The owner of a San Francisco sandwich shop has revealed that a homeless man punched him in the face while urinating in his trash, while pleading with officials to stop crime in the city.
Peterson Harter, 39, posted an angry rant on Instagram showing cuts to his head and a black eye, after being assaulted by the suspect he posted a photo of.
He claimed the suspect punched him in the face Wednesday when he confronted him outside Sandy’s Muffulettas in the Upper Haight area of the city.
Harter appeared to be in shock and speechless as he explained what had just happened to him.
“I just got punched in the face right now by a guy who was peeing in the street, and I’m really pissed right now,” he began.
Peterson Harter, 39, a San Francisco sandwich shop owner, was punched in the face by a homeless man who was urinating in the trash outside his shop.
Harter later posted a photo of who he believed to be the suspect who assaulted him.
“I can’t believe I live in a city where people just pee in the street, punch you in the face and get away with it,” she continued.
‘The guy ran away. They probably won’t find it. I’m fucking sick of this damn town. I can’t be out there running a business without getting punched in the face.
‘I need to relieve. I have to figure out what to do. This is fucked up. It shouldn’t be like that at all. This is not how our city should be. I hope they find the damn guy,’ said Harter, who opened his sandwich shop just three months ago.
In a video, Harter appeared shocked and angry, displaying cuts to his head and sporting a black eye from the unprovoked attack.
Harter’s opened his sandwich shop just three months ago in the Upper Haight area of the city.
Harter’s business is one of many others in the city suffering the effects of petty crime, vandalism, theft and anti-social behavior.
“At what point is it too much when you can’t be on the street to tell a guy to stop fucking around and get punched in the face?”
‘This shit has to stop. What’s the plan?’ he wrote in a caption accompanying his online video tagging San Francisco Mayor London Breed.
Harter then posted a photo of the alleged suspect carrying a can of beer with him.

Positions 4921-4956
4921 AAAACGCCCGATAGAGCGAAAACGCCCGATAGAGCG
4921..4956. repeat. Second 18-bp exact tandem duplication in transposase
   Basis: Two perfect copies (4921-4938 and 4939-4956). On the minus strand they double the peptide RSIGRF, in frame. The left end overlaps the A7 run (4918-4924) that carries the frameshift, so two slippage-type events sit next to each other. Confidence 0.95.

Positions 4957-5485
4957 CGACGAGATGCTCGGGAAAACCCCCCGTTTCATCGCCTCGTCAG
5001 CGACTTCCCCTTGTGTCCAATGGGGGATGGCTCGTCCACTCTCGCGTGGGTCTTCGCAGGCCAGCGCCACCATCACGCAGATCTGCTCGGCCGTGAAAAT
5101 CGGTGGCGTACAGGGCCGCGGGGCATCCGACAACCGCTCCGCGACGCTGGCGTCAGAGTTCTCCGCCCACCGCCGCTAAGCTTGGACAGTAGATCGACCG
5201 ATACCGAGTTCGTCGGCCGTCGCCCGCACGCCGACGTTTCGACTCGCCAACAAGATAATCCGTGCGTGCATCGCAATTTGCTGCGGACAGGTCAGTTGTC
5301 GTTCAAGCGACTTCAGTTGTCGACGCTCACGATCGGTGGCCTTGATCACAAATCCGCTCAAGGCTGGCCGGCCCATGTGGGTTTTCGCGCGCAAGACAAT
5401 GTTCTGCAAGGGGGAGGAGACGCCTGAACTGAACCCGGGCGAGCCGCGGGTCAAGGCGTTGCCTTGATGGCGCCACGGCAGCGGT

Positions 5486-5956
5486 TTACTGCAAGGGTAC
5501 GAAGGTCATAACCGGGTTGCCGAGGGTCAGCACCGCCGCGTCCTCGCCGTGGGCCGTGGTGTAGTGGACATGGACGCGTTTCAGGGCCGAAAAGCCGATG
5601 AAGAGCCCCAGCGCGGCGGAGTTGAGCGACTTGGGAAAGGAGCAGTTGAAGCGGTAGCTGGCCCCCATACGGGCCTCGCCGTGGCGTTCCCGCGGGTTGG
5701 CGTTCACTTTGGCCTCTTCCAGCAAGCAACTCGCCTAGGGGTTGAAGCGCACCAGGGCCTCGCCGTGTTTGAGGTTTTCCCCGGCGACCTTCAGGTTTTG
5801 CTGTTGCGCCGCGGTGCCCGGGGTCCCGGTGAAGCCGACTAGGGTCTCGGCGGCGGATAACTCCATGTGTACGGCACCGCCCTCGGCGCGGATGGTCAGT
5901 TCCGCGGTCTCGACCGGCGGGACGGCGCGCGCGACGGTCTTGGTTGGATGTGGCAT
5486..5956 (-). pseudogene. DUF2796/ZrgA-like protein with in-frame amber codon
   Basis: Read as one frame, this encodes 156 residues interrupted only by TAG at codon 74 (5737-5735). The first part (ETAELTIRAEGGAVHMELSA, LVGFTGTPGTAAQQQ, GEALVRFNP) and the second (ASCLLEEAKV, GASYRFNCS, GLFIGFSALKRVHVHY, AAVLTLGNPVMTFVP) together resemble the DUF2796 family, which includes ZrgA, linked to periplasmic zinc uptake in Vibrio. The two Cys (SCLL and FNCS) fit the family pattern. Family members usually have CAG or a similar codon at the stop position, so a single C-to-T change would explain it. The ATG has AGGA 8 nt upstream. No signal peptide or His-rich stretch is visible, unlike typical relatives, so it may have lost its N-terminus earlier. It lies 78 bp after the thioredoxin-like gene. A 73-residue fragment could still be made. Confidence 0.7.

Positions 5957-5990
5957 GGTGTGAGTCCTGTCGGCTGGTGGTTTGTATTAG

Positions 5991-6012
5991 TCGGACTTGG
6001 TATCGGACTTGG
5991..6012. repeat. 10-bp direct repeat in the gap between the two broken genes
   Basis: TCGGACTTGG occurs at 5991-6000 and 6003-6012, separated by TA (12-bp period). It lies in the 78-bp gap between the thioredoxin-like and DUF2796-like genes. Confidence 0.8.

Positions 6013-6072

Harter’s business is one of many others in the city suffering from petty crime, vandalism, theft and anti-social behavior.
Shoplifting has gotten so bad in San Francisco that some stores are now padlocking their freezers and tying metal chains to make sure the doors stay locked overnight.
Virtually all items are behind closed Perspex shelves
A local Walgreens branch is completely closed, although it is still open
Earlier this week, DailyMail.com reported how theft has gotten so bad in San Francisco that some stores are now padlocking their freezers and tying metal chains to make sure the doors stay locked overnight.
Video shot by a potential buyer at a local Walgreens in the city shows aisle after aisle of produce locked behind perspex and glass, out of reach of thieves.
Even less valuable items such as toothpaste and tissues are kept under lock and key, such is the rampant theft that has been occurring at many of the city’s pharmacies and supermarkets.
At one location in particular, at 16th Street and Geary Blvd, the freezer doors are completely chained, and staff are concerned that thieves will break into the store overnight to empty the contents.
Store workers have already reported a problem with thieves entering the store up to 20 times a day to fill their bags with goods, including items that need to be kept at cool temperatures, such as frozen pizza and ice cream.
Robbery increased 12.5 percent in San Francisco, while overall crime compared to 2022 numbers was down 5.9 percent.
With rents rising as fast as crime rates, San Francisco, known for its liberal views and laid-back lifestyle, has become a haven for drug dealers and addicts.
Many California cities have grappled with high crime rates and homelessness as liberal policies have done little to stop the problems.
That has caused people to move out of the state and hurt economic activities in some centers, including San Francisco.
San Francisco has been hit hard by big business packing up after the streets have been overrun with homeless people and drug addicts, fueling crime.
Tourism is down 16 percent from pre-pandemic levels and workers have left their offices to work from home and shops are emptying out. Instead, some 7,000 homeless people have descended on the downtown areas and tourist traps.
The once bustling Union Square and downtown San Francisco are a shadow of their former self: rows of empty stores, sparse crowds even on peak weekend shopping days and nearby hotels, including a massive Hilton, unable to meet their mortgage payments.